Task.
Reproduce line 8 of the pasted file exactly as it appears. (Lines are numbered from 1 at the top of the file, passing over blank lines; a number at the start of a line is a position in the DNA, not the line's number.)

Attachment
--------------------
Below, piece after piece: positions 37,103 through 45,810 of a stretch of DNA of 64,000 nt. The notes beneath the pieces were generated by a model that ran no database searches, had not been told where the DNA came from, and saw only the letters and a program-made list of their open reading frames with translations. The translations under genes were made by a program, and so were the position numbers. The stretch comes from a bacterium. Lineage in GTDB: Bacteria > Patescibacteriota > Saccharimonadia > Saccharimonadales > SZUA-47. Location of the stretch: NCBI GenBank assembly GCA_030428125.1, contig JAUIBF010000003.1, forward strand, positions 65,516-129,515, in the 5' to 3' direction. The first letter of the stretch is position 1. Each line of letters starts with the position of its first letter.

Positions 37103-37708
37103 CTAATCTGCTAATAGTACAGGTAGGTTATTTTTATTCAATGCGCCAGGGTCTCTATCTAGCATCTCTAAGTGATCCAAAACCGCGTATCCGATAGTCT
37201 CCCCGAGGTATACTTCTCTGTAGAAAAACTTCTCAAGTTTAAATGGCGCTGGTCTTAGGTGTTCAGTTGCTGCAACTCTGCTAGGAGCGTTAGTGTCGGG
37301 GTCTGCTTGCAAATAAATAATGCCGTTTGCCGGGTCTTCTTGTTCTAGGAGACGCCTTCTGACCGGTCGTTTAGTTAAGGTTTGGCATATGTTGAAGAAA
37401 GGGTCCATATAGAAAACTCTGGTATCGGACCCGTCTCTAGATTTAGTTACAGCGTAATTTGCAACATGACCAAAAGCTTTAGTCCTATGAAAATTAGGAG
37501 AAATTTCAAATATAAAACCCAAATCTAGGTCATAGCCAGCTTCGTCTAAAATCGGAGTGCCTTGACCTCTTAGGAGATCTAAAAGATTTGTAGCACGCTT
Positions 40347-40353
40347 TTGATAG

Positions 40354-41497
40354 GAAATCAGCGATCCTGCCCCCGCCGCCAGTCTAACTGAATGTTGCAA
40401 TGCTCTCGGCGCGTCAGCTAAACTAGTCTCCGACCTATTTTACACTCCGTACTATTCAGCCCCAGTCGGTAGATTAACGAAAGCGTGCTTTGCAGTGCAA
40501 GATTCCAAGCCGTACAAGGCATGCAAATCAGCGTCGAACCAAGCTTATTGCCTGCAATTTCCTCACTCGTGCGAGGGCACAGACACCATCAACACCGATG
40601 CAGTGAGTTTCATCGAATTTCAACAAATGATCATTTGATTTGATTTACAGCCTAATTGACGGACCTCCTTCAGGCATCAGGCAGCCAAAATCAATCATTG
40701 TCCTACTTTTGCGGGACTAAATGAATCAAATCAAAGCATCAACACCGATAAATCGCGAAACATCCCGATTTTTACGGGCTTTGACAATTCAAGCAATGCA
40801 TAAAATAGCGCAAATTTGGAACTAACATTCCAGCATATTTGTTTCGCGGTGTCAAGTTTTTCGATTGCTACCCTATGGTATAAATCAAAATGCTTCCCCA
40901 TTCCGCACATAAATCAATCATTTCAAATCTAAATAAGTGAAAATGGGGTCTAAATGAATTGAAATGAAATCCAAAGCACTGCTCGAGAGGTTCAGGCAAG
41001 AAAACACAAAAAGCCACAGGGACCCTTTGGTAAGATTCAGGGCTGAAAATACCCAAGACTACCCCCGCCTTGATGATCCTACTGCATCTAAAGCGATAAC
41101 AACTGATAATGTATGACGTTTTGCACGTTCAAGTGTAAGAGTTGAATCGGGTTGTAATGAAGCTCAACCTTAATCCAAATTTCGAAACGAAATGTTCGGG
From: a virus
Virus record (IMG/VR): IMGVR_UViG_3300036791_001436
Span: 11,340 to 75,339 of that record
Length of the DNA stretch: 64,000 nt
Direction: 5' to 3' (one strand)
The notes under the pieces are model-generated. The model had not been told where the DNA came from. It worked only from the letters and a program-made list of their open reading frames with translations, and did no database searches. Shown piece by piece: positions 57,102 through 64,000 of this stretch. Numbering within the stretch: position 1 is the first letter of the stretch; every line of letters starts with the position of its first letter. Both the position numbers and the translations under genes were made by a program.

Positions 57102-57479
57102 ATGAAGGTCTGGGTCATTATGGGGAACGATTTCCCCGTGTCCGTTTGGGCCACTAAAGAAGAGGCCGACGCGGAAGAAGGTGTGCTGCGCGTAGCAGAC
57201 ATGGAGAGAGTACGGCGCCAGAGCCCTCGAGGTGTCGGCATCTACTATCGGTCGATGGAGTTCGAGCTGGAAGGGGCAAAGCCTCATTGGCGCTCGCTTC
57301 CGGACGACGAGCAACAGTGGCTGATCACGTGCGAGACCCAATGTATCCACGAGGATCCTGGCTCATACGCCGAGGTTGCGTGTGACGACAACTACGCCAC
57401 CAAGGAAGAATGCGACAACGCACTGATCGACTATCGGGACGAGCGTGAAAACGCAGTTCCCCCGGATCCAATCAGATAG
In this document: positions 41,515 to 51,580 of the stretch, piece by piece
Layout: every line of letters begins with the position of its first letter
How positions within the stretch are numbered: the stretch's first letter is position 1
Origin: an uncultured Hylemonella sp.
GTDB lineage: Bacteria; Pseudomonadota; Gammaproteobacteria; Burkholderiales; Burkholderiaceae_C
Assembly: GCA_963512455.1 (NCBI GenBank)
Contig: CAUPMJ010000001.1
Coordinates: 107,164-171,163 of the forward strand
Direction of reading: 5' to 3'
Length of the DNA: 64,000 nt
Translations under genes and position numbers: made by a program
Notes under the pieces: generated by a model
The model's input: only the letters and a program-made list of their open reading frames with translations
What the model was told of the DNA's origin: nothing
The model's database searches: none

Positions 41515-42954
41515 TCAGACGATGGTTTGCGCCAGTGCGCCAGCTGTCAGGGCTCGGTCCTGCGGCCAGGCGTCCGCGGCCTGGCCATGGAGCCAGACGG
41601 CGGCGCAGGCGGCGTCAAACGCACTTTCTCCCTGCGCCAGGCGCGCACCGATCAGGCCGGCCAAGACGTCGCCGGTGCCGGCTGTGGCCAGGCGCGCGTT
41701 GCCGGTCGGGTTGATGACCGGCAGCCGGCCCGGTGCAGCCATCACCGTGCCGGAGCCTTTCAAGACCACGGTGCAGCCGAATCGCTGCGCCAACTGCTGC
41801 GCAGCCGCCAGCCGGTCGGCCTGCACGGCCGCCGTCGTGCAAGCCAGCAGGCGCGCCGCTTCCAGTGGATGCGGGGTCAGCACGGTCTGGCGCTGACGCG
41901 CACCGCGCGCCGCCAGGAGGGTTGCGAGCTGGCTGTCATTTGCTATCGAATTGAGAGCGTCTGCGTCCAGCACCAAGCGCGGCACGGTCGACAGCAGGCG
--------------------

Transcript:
Positions 40347-40353